Making Oscar Wilde
In 1882, Oscar Wilde was little-known Oxford graduate, a young man who had a done well in school (partly by virtue of having don't it twice), had indifferent success socially. He had received a little journalistic attention, and had far too little money. He parlayed this into an 1882-3 lecture tour of the United States.
It did not go smoothly. Wilde’s promoter, it turns out, was chiefly interested in drumming up publicity for Gilbert and Sullivan’s Patience, and for that purpose was content for Wilde to make a fool of himself. Wilde walked into a complex thicket of racial humor — the minstrel show — as well as the ancestor of drag. The doubtful racial status of the Irish in America complicated everything. Somehow, Wilde managed to preserve some dignity, avoid fatal missteps, and to return home with some profit and a considerable-enhanced reputation.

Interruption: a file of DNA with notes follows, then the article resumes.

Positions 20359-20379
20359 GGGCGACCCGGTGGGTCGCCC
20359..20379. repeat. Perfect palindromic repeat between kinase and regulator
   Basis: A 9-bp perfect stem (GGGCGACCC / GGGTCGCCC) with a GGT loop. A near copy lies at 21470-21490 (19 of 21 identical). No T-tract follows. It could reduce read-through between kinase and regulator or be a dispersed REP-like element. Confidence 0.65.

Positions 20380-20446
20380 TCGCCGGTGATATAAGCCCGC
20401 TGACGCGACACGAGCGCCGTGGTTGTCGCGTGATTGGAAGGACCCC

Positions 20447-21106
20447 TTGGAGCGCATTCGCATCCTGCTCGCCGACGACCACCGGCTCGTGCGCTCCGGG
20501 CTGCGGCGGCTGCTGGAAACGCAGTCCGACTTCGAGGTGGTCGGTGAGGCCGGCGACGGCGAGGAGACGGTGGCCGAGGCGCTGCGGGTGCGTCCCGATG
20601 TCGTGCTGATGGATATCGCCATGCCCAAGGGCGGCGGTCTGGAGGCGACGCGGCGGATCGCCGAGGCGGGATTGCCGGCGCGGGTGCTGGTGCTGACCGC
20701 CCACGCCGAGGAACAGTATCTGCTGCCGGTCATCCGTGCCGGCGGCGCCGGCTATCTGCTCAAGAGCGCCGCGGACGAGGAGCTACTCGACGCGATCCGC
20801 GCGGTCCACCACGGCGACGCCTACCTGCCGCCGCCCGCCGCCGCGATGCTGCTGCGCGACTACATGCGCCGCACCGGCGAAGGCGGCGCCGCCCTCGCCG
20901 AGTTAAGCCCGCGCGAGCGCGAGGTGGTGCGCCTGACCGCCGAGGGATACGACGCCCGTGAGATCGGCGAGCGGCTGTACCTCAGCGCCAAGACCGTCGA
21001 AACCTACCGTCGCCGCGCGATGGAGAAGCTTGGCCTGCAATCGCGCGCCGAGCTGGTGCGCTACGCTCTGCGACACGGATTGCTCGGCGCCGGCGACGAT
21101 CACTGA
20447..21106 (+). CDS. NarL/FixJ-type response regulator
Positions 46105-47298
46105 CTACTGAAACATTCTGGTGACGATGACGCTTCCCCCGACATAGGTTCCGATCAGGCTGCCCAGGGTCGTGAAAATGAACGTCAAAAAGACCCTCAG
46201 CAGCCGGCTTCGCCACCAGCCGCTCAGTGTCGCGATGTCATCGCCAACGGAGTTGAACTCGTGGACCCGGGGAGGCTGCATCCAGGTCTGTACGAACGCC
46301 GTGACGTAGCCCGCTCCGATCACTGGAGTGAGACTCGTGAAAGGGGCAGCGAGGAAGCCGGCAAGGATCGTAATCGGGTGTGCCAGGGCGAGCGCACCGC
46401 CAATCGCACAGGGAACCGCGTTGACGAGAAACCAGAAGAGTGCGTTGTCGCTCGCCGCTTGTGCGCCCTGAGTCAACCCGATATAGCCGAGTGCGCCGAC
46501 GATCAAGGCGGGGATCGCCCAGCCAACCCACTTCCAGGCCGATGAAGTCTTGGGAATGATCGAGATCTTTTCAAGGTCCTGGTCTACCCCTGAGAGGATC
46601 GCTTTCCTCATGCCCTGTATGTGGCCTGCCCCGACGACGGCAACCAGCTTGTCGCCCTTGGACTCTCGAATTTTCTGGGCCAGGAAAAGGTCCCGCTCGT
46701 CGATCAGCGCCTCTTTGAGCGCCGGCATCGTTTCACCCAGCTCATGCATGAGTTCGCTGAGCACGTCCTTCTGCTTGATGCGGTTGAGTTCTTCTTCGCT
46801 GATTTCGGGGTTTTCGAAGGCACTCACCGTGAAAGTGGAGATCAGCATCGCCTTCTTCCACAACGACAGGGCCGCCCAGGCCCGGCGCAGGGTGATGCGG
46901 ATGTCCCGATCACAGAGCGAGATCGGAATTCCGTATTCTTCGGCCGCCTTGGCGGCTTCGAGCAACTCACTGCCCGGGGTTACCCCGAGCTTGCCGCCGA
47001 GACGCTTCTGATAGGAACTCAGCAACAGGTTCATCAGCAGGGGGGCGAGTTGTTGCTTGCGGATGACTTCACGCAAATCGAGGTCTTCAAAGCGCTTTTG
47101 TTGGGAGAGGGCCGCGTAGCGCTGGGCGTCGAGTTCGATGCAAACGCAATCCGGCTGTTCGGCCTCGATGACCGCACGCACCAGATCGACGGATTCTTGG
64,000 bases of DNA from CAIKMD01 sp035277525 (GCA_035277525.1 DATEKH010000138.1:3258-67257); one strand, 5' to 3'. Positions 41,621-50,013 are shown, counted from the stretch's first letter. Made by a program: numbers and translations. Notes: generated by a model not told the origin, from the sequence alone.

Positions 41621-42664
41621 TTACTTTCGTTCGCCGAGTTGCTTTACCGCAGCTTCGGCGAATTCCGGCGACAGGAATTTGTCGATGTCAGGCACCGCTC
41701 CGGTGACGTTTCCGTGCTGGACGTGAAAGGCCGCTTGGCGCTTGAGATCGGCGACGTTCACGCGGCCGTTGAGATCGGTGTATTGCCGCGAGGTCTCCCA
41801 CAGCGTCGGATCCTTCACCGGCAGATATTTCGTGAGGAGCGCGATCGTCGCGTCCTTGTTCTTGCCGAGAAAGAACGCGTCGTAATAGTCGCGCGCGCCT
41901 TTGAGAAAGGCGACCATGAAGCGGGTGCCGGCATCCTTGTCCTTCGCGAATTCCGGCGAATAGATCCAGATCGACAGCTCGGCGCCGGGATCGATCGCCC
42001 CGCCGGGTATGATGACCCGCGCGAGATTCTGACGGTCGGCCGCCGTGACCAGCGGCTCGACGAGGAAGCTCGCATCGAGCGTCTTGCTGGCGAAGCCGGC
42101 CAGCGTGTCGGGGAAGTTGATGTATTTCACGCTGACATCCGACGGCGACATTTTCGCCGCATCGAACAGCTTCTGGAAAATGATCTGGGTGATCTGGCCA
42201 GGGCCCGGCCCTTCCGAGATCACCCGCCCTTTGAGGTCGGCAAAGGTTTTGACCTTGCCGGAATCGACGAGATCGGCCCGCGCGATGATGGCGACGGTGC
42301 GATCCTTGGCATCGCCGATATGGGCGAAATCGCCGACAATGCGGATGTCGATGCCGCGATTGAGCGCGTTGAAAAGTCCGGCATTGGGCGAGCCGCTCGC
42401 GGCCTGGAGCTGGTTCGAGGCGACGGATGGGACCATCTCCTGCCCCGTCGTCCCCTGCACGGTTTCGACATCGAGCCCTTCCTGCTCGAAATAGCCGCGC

Michele Mendelssohn uncovers the story of Wilde’s lecture tour — and the fascinating competitors and parodies rival promoters launched at Wilde — from local newspaper accounts that, until recently, would have been virtually inaccessible. Of particular interest are wildly popular performers who have been lost to us, like The Only Leon — Francis Patrick Glassey — a drag ballerina who danced the lead in “Patience Wilde; or the Ten Sisters of Oscar.” Callender’s Colored Minstrels performed a Wilde parody, The Utterly Too Too’s, as a minstrel show, using the novel dramatic approach of having actual black people perform. Nor were the minstrel parodies merely irritants to Wilde: Mendelssohn observes interesting parallels between minstrel show staples and Wilde’s dramatic repartee.